Properties which have stood empty for up to 14 years are being brought back into use.
The houses are often sources of anti-social behaviour and sometimes have large unpaid debts associated with them.
North East Lincolnshire Council is working with EQUANS, local charities and community groups to find better uses for vacant houses.
The recovered properties will be used to accommodate homeless families, support charities or create community housing.
A problem Grimsby house which hasn’t had an occupier in 14 years has already been successfully taken over by East Marsh United.
Another property on the West Marsh saw regular fly-tipping since it became vacant five years ago, and the owner had council debts of more than £15,000.
A voluntary acquisition was negotiated which saw the house become emergency accommodation for families, and the debts repaid.
A derelict house in South ward which was causing significant problems to the community after standing empty for 12 years was also acquired and demolished.
A charity which assists vulnerable adults has taken over a property in Heneage which hasn’t been used for nine years, while a nearby one was converted into a quality HMO for key workers.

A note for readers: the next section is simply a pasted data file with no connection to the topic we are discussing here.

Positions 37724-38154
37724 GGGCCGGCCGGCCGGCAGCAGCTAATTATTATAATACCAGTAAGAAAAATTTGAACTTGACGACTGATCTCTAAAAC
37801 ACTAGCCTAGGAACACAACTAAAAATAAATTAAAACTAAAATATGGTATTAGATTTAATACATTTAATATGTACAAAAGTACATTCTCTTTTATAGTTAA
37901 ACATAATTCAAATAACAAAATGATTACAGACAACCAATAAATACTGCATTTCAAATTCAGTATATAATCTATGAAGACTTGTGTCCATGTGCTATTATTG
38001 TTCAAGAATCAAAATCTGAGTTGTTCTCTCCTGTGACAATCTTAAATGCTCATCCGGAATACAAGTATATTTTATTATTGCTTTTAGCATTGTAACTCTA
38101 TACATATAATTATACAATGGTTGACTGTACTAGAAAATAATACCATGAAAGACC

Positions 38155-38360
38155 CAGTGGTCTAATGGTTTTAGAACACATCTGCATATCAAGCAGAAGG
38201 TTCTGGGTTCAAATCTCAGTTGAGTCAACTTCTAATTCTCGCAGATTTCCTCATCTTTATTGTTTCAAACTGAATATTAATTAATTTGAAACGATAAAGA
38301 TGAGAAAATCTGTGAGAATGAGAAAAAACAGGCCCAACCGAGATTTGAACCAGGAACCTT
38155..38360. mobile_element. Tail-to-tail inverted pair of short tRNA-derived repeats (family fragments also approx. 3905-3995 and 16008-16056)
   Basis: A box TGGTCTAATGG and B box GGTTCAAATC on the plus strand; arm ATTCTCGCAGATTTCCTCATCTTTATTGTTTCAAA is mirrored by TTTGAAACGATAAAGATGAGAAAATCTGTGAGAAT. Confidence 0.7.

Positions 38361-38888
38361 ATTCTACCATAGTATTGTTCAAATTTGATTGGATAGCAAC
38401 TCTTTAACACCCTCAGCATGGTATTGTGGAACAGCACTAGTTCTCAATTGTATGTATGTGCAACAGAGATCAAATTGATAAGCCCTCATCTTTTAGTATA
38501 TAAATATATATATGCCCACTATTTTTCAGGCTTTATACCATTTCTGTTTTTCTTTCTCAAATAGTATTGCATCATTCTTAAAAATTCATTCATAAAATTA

Since Cabinet approved the strategy last year, 35 properties have been brought back into use by EQUANS’ empty property.
Grants from £5000 to £15,000 have been given to groups in order for them to meet the costs of taking over properties.
A total of 1,776 properties in North East Lincolnshire are considered to be long term empty, meaning they have stood vacant for more than six months.
Of these, 218 have been empty for more than five years.
The houses which have stood empty for the longest are continually reviewed by the Empty Property team.
The refurbishment is also creating jobs, with the East Marsh Construction employing ten local people to work on community turning them into housing.
The update on the Empty Properties Strategy will go before the council’s Economy Scrutiny panel on March 1.